Monaco, Mar 28, 2013: With the international indoor and cross country seasons completed, the focus of the athletics world is shifting to the outdoor track and field season with the world’s best athletes set to embark on another world-wide tour as the 2013 IAAF World Challenge series of one-day meetings begins in just over a week in Melbourne on Saturday 6 April.
After Australia hosts the first leg, the 2013 IAAF World Challenge will take in all six IAAF Areas over the course of 15 meetings, ending in Rieti on 8 September. The series will feature meetings in Africa, Asia, Europe (including Moscow, host of this year’s IAAF World Championships), Oceania, North America and South America.
This year’s World Challenge really is an A-to-Z – the first meeting is at Albert Park in Melbourne, and the next-to-last is in Zagreb.
Fast cars out, fast men in
The temporary infrastructure from the Formula One Grand Prix is scarcely cleared from Albert Park, the inner-city park which contains Lakeside Stadium, Melbourne’s new home of athletics.
As the last traces of the fast cars are removed, the fast men are moving in for the opening round of the IAAF World Challenge on 6 April. In pole position is Asafa Powell, the former 100m World record-holder and still fourth-fastest all-time, bent on redemption after his injury-hit performance in the London 2012 Olympic Games final.
Having again decided not to gamble on surgery, Powell has done a careful rehabilitation of his injured groin and is ready for his two Australian engagements – the IAAF World Challenge meeting and, before that, the famous handicap race the Stawell Gift over the Easter weekend.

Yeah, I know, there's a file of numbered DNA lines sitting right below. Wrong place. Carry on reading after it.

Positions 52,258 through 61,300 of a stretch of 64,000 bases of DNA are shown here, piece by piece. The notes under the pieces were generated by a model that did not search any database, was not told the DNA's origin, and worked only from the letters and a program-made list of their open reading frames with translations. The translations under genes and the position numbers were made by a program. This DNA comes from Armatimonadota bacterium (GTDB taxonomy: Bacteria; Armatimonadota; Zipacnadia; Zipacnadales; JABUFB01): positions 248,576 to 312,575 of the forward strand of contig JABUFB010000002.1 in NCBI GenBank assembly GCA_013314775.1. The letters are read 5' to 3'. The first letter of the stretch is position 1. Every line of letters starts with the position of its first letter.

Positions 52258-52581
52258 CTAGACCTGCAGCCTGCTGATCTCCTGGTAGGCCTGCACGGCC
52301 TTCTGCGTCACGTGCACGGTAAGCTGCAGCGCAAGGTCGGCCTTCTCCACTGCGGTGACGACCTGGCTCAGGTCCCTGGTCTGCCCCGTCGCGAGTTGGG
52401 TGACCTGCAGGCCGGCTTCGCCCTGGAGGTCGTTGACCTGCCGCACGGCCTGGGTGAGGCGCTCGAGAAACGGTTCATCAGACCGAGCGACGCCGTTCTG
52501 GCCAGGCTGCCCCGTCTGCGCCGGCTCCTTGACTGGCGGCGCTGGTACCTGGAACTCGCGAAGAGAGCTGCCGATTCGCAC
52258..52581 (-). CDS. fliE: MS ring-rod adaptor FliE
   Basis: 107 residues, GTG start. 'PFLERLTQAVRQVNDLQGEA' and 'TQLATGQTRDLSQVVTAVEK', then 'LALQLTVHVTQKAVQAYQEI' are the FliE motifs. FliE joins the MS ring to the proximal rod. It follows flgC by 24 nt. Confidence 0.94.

Powell said in Melbourne on Wednesday that he was uncertain of his form, because he has yet to race.
“I have been working very hard after London,” Powell said. “I am in pretty good shape, not the best yet because we are still in background training and haven’t really started speed training, but I am strong right now and I am very excited to see what I can do on the track.”
One thing Powell is certain about is that, even at 30 years old and with 88 sub-10s under his feet, he has more to give.
Have we seen the best of Asafa Powell yet, someone asked.
”No, absolutely not,” he replied. “The best is yet to come because over my career I have been injured … so, hopefully, this year I am injury-free.”
Diamonds not the only things that sparkle
The IAAF Diamond League understandably attracts a large share of the spotlight, but diamonds are not the only objects that sparkle on the international athletics calendar.
The 2012 IAAF World Challenge series saw outstanding performances from, among others, David Rudisha, Usain Bolt and Renaud Lavillenie and introduced or burnished new talents in 800m stars Mohammed Aman and Francine Niyonsaba.
As well, the wider reach of the series enabled some established stars to demonstrate their talents either on their home stage or, at least, within their region.
In Melbourne a year ago, Sally Pearson produced a gem of a run in just her second hurdles race of the Olympic year, skimming faultlessly over the barriers in 12.49. Even the rain which fell through most of the meeting stopped. And Craig Mottram raced to a commanding win over Collis Birmingham in the 5000m, a run which clinched his Olympic selection.